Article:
The aforementioned ‘Parking Lots’ (not to be confused with EC’s 2013 album of the same name is a joyous slice of unlikely early-twenties optimism, wrung through AM radio distortion with that nimble Young Marble Giants type bass. Its gently wistful sharehouse imagery lurches into focus on ‘Rent Network,’ though now there’s a dejected outlook, icy steel-string quavers and skeletal rim clicks propping up heartbreaking mumbles: “We might still watch tv in the evenings / but you go back to your room and I go to mine / we used to take each other’s clothes off / but now I just watch yours on the line.”
‘WA Inc.,’ likewise brings its share of melancholy, but offsets it with Griffin’s distinctive sense of humour (“I’ve got more ideas than DJs living in Melbourne”) before building to a poignant crescendo. ‘Splendour ‘04’ is a sweetly wrought hymn, comprising the album’s dynamic nadir before we launch into the motowny chug of the ‘Bye, Baby.’ The latter is a magnificent, seemingly platonic love song: “I wanted to impress you, I googled everything you said / I really wished you liked me man, I wish I didn’t have to guess.” This might be the album’s most musically lush track, too, ambitious in a way that sounds gleeful rather than ostentatious.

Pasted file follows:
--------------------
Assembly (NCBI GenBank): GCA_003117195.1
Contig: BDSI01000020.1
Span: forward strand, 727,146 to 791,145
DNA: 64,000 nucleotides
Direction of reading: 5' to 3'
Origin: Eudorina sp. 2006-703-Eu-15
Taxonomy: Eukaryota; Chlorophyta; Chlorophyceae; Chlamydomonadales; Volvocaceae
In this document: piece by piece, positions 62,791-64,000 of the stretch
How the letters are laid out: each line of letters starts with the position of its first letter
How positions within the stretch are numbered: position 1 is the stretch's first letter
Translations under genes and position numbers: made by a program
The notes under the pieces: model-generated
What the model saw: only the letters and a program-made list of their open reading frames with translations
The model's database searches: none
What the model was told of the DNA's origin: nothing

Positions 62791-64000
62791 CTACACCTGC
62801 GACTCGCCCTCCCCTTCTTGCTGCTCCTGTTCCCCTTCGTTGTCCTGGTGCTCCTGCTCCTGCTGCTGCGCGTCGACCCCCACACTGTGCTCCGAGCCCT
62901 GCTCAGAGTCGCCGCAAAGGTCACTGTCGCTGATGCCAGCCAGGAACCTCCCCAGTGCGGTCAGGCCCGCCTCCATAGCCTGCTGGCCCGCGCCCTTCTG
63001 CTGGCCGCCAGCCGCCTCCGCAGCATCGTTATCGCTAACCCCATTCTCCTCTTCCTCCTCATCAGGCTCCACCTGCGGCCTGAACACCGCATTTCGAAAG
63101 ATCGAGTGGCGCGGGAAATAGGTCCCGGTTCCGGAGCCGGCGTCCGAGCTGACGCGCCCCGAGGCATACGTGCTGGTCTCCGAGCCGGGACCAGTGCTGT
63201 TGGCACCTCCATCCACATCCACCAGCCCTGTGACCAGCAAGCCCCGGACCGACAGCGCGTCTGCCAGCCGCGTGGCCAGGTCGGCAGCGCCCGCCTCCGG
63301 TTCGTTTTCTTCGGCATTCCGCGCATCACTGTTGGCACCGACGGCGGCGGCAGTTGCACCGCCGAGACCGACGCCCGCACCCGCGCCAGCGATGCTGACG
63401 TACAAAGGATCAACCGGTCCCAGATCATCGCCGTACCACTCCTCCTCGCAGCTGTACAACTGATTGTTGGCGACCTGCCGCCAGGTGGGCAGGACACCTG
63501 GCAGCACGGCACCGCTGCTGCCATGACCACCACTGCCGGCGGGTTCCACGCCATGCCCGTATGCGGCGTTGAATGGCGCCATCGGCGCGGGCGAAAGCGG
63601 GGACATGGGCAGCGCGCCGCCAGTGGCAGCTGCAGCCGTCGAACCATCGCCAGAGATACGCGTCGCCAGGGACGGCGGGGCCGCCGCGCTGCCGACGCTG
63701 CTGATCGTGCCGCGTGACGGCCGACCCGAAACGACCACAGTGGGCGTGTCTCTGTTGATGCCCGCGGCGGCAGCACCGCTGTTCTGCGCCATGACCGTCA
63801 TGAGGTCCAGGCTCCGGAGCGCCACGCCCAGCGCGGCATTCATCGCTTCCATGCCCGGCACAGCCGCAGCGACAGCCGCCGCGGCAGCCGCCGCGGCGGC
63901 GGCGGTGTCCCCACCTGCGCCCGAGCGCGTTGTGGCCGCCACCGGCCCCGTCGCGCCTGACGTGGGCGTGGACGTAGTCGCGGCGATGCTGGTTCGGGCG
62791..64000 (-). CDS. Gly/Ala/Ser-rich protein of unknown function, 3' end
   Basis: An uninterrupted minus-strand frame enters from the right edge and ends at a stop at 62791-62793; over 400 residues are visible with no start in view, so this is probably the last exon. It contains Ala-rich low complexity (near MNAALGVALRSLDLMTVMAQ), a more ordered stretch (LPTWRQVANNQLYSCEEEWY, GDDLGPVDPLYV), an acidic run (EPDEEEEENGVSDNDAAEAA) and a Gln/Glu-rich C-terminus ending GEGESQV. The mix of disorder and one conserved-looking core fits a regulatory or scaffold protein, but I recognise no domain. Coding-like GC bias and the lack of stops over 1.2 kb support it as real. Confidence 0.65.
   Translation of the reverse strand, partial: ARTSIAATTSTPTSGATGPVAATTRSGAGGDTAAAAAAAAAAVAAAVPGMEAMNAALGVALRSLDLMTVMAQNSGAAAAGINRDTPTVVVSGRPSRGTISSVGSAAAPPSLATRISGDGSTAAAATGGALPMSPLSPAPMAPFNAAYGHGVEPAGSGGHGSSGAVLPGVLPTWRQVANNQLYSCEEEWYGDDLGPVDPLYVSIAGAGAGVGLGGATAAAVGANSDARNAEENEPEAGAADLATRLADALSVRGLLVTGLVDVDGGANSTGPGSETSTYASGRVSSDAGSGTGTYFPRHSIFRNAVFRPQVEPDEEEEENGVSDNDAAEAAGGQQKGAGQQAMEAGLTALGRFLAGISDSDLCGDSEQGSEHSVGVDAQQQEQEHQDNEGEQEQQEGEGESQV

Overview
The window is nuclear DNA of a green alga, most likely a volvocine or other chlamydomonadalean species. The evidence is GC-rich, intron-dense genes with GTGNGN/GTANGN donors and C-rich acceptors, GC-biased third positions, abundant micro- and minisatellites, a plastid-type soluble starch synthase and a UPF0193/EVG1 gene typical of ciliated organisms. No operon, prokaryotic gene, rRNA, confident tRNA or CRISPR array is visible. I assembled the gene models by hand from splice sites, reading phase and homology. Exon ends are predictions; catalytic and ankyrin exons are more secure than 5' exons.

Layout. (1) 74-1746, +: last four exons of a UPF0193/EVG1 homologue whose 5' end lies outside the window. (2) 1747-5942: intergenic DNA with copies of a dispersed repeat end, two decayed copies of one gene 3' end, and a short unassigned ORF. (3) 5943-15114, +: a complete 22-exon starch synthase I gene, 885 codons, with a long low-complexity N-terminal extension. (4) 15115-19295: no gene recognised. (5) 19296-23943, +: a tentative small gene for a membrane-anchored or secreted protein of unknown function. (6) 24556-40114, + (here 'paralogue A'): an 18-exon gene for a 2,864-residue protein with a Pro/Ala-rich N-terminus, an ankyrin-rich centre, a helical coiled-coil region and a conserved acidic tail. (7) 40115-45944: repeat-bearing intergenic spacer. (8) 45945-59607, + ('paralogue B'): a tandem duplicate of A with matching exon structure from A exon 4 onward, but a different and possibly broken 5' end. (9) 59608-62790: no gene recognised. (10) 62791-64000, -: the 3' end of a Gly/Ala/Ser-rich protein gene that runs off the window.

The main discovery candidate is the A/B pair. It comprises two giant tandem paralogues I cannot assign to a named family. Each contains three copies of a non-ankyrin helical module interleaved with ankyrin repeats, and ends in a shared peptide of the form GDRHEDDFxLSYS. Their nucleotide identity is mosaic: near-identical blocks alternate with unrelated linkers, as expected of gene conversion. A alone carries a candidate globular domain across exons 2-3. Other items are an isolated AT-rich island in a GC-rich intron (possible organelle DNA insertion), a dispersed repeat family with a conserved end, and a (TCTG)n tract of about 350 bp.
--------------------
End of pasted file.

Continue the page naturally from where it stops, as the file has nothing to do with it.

‘Down BYO River’ brings us back to melodic punk territory in the Total Control vein. It’s got a rhythmic momentum that belies some grim recollections of days spent drunk, self-loathing and disoriented (“I have to check if I threw up in the garden again”). ‘Cannington Dogs’ is another left turn, a cryptic but evocative a capella poem sung over the sound of dishes being done. But if you think the curveballs have exhausted themselves, brace yourself for ‘Robin Thicke Alone In The Studio.’ It’s a moody slab of post-Dean Blunt rnb that seems to also be an earnestly conceived vignette imagining the creative process of the much maligned singer. “It has to be perfect, it has to be real / he has to sound exactly how he’s meant to feel / The engineer is bored (queueing up Netflix): he turns his vocals up in the mix.” We get a flash of Thicke as pathetic ego-driven husk, but also as human. Exactly how much we’re supposed to empathise with the fictionalized Thicke is unclear. Whether the parable is also a tongue-in-cheek undercutting of Griffin’s own ambitions and album-spanning emotional directness is also up for debate. But whatever it is it’s a wonderfully asymmetric bookend to an album comprising a startling amount of ideas and images. Blood-quickening riffs, gut-wrenching private narratives, memorable melodies. Despite what I presume is an innate bias towards local releases, when I first heard this album playing on RTR I didn’t know what it was – and I thought to myself “fuck, I need to get this, this could be my new favourite thing.” Griffin’s duo with Mitch Henderson Miller, Mining Tax, released one of my favourite gems of 2015, casting a sweeping and sometimes scathing gaze on contemporary Australia. With his third solo album, Griffin casts that gaze back on himself, and the tender contours of daily experience. But like all good stories, these tiny details feel as big and as devastating as the landscapes that surround them.